Article by Daniel A. Levy, Esq.
UPDATED MAY 17, 2018
Probably one of the most common questions that I am asked during an initial meeting with a potential divorce client is, “how long will it take until I am divorced?” In fact, I can say with near certainty that 100% of my new divorce clients ask me this. And I really wish that I could give them a specific and accurate answer, but unfortunately I cannot. And this is because there are just so many factors that go into the scheduling and timing of divorce cases. However, I can and do go through those factors with all of my new clients. Below is essentially what I tell them.
The amount of time that it takes to get divorced in New Jersey is completely dependent upon 3 things: How complicated is the case? How much time is going to be spent fighting over relatively minor things? How busy is the judge? That is basically the recipe for how long it will take from initial client consultation to the day when we have a judgment of divorce in hand.
For very simple divorces, it is easy to predict a reasonable time frame. If there are no children, no property to divide, nothing to fight over, and we know where both spouses live, I can usually tell clients a time frame with good accuracy. In those cases, in the counties that I practice in, no fault (a.k.a. uncontested) divorces typically take about 90 days. And this isn’t because the divorce is complicated. The paperwork for those cases is not complicated at all. However, the papers need to be signed and sent to court, they need to be delivered to the other spouse and proof of that delivery needs to go to the court, and then the court needs to schedule a hearing. The court typically schedules the hearing for a date that is about a month after the request for the hearing is received (this is actually the biggest delay in the process). So while it would be great if both spouses could just show up to court, fill out some papers, and get divorced in an afternoon, it just doesn’t work that way.
For any other divorce case, we have to look at the other factors. Part of a divorce is exchanging certain financial information and documents. If the case is simple, this doesn’t take much time. But complexities make this process take while, for example, if there are multiple sources of income, multiple debts, businesses that are owned by the couple, multiple properties (vacation home, timeshare, investment properties, etc.), extraordinary expenses, etc., etc… the list goes on. The more complicated your situation is, the more time this will take. It is impossible to resolve the case without both sides exchanging the required documents so that everyone gets the full picture of the finances of the family and the marital lifestyle.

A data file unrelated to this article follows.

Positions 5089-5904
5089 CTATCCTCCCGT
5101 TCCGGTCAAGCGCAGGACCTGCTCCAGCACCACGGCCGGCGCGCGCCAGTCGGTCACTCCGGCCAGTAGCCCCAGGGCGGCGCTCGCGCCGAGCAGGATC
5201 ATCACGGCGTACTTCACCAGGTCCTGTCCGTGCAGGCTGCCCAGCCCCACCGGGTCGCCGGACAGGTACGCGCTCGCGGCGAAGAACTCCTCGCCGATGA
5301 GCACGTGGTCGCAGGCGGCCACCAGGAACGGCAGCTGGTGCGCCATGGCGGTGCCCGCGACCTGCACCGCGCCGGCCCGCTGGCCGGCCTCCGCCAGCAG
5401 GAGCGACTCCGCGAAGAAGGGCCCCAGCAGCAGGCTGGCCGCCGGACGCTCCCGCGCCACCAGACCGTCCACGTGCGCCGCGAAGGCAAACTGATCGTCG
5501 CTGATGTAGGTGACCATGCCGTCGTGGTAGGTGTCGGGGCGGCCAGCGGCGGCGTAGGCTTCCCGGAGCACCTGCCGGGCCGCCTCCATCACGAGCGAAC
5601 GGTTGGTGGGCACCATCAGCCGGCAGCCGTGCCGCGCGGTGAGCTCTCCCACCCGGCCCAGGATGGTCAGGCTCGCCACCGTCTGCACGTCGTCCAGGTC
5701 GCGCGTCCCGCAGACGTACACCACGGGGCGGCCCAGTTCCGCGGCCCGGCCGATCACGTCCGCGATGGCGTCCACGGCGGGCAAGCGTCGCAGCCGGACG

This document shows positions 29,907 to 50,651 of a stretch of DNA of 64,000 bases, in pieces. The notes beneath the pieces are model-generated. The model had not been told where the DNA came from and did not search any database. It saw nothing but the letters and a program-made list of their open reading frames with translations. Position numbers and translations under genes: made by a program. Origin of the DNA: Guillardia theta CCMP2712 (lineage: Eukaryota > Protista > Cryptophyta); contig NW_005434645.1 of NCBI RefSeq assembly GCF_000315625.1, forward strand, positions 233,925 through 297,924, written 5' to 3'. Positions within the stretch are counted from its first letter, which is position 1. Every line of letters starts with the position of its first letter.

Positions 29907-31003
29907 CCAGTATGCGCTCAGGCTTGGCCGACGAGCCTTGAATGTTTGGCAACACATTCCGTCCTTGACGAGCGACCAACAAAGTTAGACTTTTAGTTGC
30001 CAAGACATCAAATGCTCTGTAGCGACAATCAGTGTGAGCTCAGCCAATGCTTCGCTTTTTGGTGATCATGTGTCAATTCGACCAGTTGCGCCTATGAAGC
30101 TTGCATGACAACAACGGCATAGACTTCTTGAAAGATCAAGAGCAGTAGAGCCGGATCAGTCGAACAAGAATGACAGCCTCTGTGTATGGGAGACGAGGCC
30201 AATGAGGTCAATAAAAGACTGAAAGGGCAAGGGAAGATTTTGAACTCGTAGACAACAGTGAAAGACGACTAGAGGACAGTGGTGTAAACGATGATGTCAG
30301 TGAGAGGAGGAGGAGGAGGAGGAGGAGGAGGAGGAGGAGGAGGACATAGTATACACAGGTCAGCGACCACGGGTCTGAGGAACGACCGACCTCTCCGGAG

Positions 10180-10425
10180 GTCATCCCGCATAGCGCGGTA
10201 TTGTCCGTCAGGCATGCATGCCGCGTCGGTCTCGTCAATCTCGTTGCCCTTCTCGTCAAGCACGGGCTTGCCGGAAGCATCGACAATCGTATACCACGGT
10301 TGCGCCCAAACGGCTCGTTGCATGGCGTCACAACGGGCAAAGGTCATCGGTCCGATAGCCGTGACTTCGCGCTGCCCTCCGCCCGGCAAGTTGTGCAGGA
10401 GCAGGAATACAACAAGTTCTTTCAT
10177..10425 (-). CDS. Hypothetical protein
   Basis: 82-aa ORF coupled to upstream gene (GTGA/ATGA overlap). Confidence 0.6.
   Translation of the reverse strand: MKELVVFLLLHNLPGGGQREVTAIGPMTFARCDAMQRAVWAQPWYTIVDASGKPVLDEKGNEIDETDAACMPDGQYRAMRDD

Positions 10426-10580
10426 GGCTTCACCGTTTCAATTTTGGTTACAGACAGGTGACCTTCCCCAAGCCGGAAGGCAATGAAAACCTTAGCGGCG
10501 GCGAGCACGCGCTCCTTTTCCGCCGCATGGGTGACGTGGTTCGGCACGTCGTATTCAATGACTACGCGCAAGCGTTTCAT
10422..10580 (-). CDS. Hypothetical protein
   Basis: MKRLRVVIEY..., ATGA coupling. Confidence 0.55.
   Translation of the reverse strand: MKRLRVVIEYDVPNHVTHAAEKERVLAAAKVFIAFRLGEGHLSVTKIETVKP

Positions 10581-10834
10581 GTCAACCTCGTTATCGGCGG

The next big factor is the amount that the couple will fight over the various issues. Sometimes the big issues are easy to agree upon, sometimes they are not. Sometimes, for example, the parents will never agree about who gets custody of the children and the judge will have to conduct a trial on the matter. But in my experience, it’s the little things that delay cases. Spouses may literally pay attorneys to argue about who gets the sofa, or small pieces of jewelry, etc. And I’ve also seen spouses pay attorneys to fight over things just because they want to hurt the other person. But regardless, the more things the spouses fight about, the longer the process takes.
The court will assist the couple with this, though. If the attorneys cannot resolve the case on their own, the court will usually send the case to a settlement panel. If that doesn’t work, the case will get referred to mediation. If that doesn’t work, the judge will usually send the case to mediation again. And if it still doesn’t resolve then the case will get scheduled for a trial.
Lastly, the court’s calendar really does make a big impact on the scheduling. Some judges have a massive calendar – especially in counties where there aren’t many judges – and whenever they schedule the next appearance it will be months later. And in other cases, there aren’t that many cases on the court’s calendar and the case can move quicker. But the important thing to know is that if there is a trial, it will take a while before the court does get to try your case.